Thursday, June 26, 2008

Thursday Lauds Even Week

Iam lucis orto sídere,
The star of light being now risen,
Deum precémur súpplices,
let us humbly beseech God,
ut in diúrnis áctibus
that in our daily actions
Nos servet a nocéntibus.
He may keep us from all harm.

Now in the sun's new dawning ray,
lowly of heart, our God we pray
that He from harm may keep us free
in all the deeds this day shall see.

Linguam refrénans témperet,
Bridling, may He restrain the tongue,
ne litis horror ínsonet,
lest the jarring discord of strife resound;
visum fovéndo cóntegat,
may He lovingly veil our sight
ne vanitátes háuriat.
lest it drink in vanities.

May fear of Him our tongues restrain,
lest strife unguarded speech should stain:
His favoring care our guardian be,
lest our eyes feed on vanity.

Sint pura cordis íntima,
May the inmost rescesses of the heart be pure,
absístat et vecórdia:
and may folly cease;
carnis terat supérbiam
may the pride of the flesh
potus cibíque párcitas.
the sparing use of food and drink wear down.

May every heart be pure from sin,
and folly find no place therein:
scant meed of food, excess denied,
wear down in us the body's pride

Ut cum dies abscésserit,
That when the day has departed,
noctémque sors redúxerit,
and fate has brought back the night,
mundi per abstinéntiam
still pure by virtue of abstinence,
ipsi canámus glóriam.
we may sing His glory.

That when the light of day is gone,
and night in course shall follow on,
we, free from cares the world affords,
may chant the praises that is our Lord's.

Deo Patri sit glória,
eiúsque soli Fílio,
cum Spíritu Paráclito,
in sempitérna saéculum. Amen.

The translation today is all courtesy of Fr. Britt, indeed, this is Hymn #1 in his book. Apparently "Jam lucis orto sidere" was once used at the now-supressed office of Prime. The Catholic Encyclopedia describes the origin of the Office of Prime:
We learn further from Cassian the reason that led to the institution of this office. The office of the night, comprising Matins and Lauds, ended then at sunrise, so that Lauds corresponded to the dawn. After the night offices at Bethlehem, as in the other Palestinian monasteries, the monks might retire to rest. As no other office called them together before Terce, those who were lazy seized the opportunity of prolonging their sleep till nine in the morning, instead of applying themselves to manual work or spiritual reading. To end this abuse, it was decided, in the above monastery, to continue the custom of reposing after the night office, but, to prevent an undue prolongation of sleep, the monks were recalled to choir at the hour of Prime, and after the recital of a few psalms they were to work until Terce (Cassian, "Instit.", III, iv).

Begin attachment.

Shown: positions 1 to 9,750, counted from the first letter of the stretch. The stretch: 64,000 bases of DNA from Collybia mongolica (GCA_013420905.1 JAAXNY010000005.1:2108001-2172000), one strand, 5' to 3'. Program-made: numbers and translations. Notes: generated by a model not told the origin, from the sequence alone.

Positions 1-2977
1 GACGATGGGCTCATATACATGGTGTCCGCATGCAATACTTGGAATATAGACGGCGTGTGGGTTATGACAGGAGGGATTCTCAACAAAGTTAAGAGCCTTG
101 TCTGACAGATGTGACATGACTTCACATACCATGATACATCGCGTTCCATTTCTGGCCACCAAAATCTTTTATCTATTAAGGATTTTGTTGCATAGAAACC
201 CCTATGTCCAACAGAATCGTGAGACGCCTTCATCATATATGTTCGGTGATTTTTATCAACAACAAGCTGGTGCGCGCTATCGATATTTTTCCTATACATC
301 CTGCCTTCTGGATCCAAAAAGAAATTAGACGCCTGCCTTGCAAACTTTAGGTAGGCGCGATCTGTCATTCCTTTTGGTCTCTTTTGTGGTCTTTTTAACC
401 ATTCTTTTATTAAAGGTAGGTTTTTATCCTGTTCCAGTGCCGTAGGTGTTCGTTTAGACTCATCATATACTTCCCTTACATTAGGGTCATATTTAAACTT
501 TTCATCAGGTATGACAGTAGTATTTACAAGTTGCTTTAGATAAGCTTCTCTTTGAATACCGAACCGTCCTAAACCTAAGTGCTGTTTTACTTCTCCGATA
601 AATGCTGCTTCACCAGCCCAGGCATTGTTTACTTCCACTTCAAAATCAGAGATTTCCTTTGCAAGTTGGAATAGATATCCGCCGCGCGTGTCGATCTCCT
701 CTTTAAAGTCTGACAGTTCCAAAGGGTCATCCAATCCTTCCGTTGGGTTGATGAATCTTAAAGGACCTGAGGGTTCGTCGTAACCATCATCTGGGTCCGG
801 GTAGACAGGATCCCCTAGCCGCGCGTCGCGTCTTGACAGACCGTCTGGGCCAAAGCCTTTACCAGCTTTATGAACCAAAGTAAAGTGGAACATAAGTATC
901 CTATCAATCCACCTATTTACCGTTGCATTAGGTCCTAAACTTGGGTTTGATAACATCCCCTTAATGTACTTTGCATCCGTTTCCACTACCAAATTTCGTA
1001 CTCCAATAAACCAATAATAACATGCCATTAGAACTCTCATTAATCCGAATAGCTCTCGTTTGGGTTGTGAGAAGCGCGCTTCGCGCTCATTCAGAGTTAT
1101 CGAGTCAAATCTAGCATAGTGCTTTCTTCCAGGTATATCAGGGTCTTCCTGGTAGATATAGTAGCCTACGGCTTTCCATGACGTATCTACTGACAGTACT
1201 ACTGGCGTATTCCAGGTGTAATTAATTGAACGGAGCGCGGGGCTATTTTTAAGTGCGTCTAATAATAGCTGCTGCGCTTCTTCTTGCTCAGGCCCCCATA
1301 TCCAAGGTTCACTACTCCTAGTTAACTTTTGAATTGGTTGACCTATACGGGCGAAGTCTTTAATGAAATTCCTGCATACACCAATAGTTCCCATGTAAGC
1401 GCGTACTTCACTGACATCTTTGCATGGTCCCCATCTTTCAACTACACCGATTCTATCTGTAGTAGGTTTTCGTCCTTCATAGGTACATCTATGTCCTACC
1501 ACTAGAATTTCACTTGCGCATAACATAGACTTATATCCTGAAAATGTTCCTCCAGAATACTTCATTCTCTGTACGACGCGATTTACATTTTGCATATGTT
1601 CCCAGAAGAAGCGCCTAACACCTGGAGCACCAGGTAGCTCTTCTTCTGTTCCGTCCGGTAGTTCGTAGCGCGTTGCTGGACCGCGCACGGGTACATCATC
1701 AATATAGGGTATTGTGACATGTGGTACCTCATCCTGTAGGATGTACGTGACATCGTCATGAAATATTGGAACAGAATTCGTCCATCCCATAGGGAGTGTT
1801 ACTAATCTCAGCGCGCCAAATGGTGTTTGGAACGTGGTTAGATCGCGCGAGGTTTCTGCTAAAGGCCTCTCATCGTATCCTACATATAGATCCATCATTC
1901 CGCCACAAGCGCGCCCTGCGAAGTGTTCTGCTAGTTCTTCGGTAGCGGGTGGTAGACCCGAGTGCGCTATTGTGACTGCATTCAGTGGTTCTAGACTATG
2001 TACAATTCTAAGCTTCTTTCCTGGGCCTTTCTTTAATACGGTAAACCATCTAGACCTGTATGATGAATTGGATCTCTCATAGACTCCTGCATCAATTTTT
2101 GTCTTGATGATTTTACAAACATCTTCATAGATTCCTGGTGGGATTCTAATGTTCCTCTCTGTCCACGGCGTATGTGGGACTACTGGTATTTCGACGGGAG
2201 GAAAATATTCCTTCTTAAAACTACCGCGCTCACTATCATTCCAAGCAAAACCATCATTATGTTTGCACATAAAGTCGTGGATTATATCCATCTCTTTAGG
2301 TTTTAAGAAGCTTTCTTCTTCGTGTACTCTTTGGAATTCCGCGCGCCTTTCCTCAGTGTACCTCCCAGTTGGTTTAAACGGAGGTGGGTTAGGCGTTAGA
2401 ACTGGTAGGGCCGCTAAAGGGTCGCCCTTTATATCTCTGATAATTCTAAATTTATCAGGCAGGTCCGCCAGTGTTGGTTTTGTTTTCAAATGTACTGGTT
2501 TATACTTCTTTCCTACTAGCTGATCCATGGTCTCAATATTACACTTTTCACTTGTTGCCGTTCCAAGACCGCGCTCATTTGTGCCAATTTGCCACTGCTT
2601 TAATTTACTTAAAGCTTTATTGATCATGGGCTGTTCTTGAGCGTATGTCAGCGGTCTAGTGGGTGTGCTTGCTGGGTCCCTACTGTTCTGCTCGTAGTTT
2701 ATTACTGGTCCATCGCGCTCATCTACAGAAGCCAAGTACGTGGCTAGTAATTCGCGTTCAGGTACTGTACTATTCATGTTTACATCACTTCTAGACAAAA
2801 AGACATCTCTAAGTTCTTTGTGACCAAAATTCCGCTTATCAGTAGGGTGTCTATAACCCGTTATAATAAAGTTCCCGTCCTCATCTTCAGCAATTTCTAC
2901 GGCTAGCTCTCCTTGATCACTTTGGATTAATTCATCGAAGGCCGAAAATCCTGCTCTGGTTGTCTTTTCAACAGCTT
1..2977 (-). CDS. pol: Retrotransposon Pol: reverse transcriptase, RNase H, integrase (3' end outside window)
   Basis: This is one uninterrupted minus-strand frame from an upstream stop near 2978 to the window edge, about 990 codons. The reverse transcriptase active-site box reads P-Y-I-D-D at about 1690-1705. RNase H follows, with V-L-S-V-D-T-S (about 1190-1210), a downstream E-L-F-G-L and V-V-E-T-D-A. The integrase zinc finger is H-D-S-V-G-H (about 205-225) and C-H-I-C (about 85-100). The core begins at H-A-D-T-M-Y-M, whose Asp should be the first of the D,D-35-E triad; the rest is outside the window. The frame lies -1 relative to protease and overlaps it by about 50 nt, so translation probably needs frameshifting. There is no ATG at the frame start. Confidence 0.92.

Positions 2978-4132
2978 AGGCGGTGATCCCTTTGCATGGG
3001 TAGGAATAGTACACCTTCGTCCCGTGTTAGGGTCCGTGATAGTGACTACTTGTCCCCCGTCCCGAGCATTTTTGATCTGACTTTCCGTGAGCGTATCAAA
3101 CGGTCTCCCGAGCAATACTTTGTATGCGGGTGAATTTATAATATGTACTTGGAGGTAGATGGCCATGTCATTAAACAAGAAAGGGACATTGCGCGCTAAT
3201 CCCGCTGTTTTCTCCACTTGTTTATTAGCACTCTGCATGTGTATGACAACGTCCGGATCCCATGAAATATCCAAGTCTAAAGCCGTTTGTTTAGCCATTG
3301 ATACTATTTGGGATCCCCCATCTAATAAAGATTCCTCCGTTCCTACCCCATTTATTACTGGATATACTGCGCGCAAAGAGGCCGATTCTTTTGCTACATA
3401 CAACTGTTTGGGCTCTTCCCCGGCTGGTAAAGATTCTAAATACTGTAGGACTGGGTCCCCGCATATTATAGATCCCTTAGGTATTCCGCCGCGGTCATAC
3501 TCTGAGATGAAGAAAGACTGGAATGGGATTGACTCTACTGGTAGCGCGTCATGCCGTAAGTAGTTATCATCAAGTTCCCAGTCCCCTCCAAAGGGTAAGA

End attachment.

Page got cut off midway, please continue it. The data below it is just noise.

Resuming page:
Why was Prime supressed? The Vatican II document Sacrosanctum Consilium
state in pargraphs 88 & 89:
88. Because the purpose of the office is to sanctify the day, the traditional sequence of the hours is to be restored so that once again they may be genuinely related to the time of the day when they are prayed, as far as this may be possible. Moreover, it will be necessary to take into account the modern conditions in which daily life has to be lived, especially by those who are called to labor in apostolic works.

89. Therefore, when the office is revised, these norms are to be observed:

a) By the venerable tradition of the universal Church, Lauds as morning prayer and Vespers as evening prayer are the two hinges on which the daily office turns; hence they are to be considered as the chief hours and are to be celebrated as such.

b) Compline is to be drawn up so that it will be a suitable prayer for the end of the day.

c) The hour known as Matins, although it should retain the character of nocturnal praise when celebrated in choir, shall be adapted so that it may be recited at any hour of the day; it shall be made up of fewer psalms and longer readings.

d) The hour of Prime is to be suppressed.
However, the office is still celebrated by Traditional Catholics, especially by those who adhere to the Extrordinary Form of the Mass (also known as the TLM or Traditional Latin Mass.) It is also still celebrated in some form in the Eastern Rite.

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